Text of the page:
Finding the Joy

Finding the Joy

Hi folks!

This week’s inspiration comes from Madison, my 23-year old daughter with autism who continues to teach me so much about life—and love.

Madison resides in group home and attends a day program about an hour away. She’s adjusted to the adult services programs, is well-cared for, and most importantly, is loved to pieces by all those who work with her.

However, even though we’ve had a couple bright spots, it’s been a rough year for my Madison. I keep waiting for her life to settle down. For the new meds to kick in. For the behaviors to decrease. For my smiling, laughing, endearing Madison to come back fully—without hitting herself. Without bruising that beautiful face.

It’s also been a year of tremendous effort and extraordinary care, including two hospitalizations, multiple trips to the ER, new doctors, meds, routines, more therapists, and additional cause and effect tracking of behaviors. Still, there are far too many unknowns. Sometimes I get tired of all the unknowns.

When will she get better? Will she ever get better? Will I ever be able to take her out to lunch again? Is this her new normal?

Yet the holidays come—despite all the unknowns and wishful thinking. That dang calendar reminds me relentlessly of the days that need celebration. And my distilled memories come back to me just as faithfully, reminding me of how full and joyous those days can be.

Floating holidays help. I pick a time that works best for Madison and her caregivers, plan for the happy-mad-sad-Madison possibilities, and execute.

My best visits are food-based and short. I bring in a meal from McDonalds (where we used to go out for lunch) and include her favorite snacks from home—fig newtons, nutrigrain bars, and Cheetos. We gather in the conference room at her day program, eat, chat as best we can with her limited scripted speech, and then hug and kiss goodbye.

Thanksgiving, however, was an epic fail.

Turkey dinnerAfter scheduling the visit, I made a special Thanksgiving dinner—just for Madison. I roasted a turkey, made stuffin’ muffins, marshmallow-topped sweet potatoes, the famous green bean casserole, and even baked turkey-themed cookies—ok they were bake-and-serve, but it’s the thought that counts, right?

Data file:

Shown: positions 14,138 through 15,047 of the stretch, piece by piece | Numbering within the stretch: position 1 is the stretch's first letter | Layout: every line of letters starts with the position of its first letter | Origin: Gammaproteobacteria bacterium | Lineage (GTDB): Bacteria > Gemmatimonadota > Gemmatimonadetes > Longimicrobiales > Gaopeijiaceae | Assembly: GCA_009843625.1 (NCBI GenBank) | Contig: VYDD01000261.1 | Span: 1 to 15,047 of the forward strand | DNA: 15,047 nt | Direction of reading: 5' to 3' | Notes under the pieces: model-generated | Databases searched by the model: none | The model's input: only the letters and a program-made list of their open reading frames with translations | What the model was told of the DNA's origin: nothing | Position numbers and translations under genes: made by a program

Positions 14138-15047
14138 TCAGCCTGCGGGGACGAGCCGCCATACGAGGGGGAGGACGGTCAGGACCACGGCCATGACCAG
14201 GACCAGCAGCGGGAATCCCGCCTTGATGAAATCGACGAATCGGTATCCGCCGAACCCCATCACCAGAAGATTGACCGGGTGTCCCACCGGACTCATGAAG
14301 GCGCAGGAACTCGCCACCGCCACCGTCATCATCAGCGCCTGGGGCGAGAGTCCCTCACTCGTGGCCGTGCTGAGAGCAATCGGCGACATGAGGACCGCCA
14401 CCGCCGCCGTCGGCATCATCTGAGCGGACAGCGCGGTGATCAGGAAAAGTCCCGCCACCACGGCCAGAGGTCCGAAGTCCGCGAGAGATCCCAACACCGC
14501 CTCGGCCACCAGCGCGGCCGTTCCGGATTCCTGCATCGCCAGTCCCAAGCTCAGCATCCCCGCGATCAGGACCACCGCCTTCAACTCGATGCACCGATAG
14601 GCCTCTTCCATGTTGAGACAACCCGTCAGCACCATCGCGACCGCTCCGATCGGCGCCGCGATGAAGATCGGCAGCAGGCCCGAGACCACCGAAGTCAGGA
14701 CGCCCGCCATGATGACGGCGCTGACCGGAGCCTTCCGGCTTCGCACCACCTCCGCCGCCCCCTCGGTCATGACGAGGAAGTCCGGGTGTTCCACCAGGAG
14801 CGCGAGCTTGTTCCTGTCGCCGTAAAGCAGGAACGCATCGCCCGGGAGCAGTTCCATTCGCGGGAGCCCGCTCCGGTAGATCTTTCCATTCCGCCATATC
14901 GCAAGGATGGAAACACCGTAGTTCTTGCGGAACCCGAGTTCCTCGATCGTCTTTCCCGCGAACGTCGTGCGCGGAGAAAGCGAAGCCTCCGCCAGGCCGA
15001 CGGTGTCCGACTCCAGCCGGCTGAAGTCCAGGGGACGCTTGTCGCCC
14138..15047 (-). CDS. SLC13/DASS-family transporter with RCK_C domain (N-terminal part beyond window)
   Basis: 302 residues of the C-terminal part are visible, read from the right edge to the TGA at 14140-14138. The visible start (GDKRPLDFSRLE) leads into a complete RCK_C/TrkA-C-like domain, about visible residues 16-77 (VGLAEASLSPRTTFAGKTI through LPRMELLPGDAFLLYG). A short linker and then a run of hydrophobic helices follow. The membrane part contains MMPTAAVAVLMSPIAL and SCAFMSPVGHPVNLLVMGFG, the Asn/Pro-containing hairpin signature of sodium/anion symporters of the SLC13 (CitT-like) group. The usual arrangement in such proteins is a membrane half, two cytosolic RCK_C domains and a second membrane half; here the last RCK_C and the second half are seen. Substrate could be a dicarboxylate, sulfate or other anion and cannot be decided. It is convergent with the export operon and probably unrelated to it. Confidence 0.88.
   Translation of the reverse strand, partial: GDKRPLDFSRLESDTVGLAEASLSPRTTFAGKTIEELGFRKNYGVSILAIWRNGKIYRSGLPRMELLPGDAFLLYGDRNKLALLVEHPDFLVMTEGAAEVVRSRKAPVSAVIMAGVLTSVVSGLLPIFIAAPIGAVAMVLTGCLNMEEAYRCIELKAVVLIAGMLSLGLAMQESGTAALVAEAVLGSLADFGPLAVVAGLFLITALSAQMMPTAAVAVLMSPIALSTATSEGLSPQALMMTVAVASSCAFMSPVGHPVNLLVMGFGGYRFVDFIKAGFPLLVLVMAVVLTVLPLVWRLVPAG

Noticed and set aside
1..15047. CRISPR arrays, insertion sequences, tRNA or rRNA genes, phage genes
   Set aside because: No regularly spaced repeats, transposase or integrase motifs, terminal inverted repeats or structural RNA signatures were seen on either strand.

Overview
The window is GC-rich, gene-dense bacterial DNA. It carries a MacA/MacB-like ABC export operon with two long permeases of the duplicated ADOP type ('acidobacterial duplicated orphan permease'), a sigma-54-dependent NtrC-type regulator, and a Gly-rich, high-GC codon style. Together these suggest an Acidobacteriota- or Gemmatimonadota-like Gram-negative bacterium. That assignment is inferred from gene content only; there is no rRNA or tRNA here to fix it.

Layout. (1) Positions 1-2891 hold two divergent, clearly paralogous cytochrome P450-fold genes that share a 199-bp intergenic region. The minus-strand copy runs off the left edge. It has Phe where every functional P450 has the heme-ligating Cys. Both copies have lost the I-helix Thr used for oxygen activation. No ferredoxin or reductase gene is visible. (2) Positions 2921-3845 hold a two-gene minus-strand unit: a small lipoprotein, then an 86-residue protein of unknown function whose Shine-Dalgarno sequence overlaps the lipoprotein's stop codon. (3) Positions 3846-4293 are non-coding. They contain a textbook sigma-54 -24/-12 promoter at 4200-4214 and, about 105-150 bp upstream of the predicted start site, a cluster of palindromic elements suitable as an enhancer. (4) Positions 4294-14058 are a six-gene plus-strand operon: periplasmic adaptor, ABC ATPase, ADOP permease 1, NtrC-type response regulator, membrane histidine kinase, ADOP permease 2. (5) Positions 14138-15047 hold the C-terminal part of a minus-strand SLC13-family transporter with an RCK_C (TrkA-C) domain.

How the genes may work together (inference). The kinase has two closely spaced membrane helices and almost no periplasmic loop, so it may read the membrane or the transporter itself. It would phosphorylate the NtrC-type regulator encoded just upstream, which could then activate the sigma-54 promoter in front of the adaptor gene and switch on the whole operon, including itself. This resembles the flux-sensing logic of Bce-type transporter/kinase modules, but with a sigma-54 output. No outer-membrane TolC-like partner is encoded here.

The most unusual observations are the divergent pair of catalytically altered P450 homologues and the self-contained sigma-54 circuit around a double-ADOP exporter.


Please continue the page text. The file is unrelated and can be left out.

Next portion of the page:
I unloaded my prized dinner on the conference room table, plated it, and placed it in front of Madison.

“Happy Thanksgiving, Madison!” I said, hoping she would repeat it back to me as I know she sometimes can.

But instead, she looked at me, shoved the dinner away, and said simply,

“Cheetos, please.”

I shook my head and had to smile at my strong-willed daughter, who knows exactly what she likes. She never ate one bite of that meal.

So for my Christmas visit this week, I went back to basics. She devoured the McDonald’s food, snacks from home, and then spied the gift bag I brought.

“Presents, please,” she said, surprising me with one of her few spontaneous requests.

madison reading editI helped her unwrap the gift, a Rudolph the Red-Nosed Reindeer play-a-sound book that included a cuddly Rudolph doll. She looked at the doll, the book, and then let me read it to her.

When I pressed the first button, the Rudolph song began—and she giggled! Then laughed, flashing a smile I’d not seen in a very long time. Even though it was only an instant, too quick to even snap a photo, joy filled every bit of the room—and my heart. Despite all the rough patches and unknowns and wishful thinking, there is already great joy in this holiday.

Madison’s joy—and now mine.

How about you? What small joys are you finding to make your holidays full? I’d love to know.

Wishing you love, laughter, and a holiday filled with many joys, both great and small.

My best—always,


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  1. What a wonderful reminder of being where another is instead of being where we would like them to be. Truly the place where joy lives.

    Merry Christmas!

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